Humble Brass Was Even Better Than Gold to a 16th-Century Tribe in Cuba





Because of its otherworldly brilliance, the 16th-century Taíno Indians of Cuba called it turey, their word for the most luminous part of the sky.

They adored its sweet smell, its reddish hue, its exotic origins and its dazzling iridescence, qualities that elevated it to the category of sacred materials known as guanín. Local chieftains wore it in pendants and medallions to show their wealth, influence and connection to the supernatural realm. Elite women and children were buried with it.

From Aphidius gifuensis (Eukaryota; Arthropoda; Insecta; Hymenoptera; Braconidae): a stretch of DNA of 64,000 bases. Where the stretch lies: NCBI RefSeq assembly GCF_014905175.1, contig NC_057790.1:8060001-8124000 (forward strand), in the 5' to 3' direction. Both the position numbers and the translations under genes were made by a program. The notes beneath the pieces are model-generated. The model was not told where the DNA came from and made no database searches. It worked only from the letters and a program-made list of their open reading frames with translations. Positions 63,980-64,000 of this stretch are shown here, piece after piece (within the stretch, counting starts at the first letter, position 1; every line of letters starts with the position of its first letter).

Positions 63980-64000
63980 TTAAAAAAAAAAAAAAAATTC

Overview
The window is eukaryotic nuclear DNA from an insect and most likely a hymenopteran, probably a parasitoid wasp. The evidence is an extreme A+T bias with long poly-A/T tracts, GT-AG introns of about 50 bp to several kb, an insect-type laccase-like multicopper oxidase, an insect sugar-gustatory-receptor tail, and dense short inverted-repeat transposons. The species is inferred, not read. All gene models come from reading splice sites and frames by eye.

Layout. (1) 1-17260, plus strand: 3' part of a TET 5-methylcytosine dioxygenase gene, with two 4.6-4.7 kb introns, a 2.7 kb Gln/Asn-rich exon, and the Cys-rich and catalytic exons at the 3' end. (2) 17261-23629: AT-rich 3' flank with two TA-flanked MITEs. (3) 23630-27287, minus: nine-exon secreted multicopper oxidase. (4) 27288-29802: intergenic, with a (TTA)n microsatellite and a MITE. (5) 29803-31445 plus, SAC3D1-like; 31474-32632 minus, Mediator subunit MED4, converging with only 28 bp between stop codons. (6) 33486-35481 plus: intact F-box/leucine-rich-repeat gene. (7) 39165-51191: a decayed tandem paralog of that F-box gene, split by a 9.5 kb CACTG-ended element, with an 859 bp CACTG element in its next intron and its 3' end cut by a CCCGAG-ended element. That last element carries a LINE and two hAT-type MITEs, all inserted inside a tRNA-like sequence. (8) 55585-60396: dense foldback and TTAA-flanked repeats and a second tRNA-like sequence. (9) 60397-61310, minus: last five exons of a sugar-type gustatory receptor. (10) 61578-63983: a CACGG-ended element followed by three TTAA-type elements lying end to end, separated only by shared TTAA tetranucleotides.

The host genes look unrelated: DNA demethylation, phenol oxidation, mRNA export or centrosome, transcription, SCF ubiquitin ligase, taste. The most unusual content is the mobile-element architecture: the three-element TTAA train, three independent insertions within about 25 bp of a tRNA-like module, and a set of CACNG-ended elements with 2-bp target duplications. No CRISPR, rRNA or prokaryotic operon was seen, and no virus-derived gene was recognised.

What was this treasured stuff? Humble brass — specifically, the lace tags and fasteners from Spanish explorers’ shoes and clothes, for which the Taíno eagerly traded their local gold.

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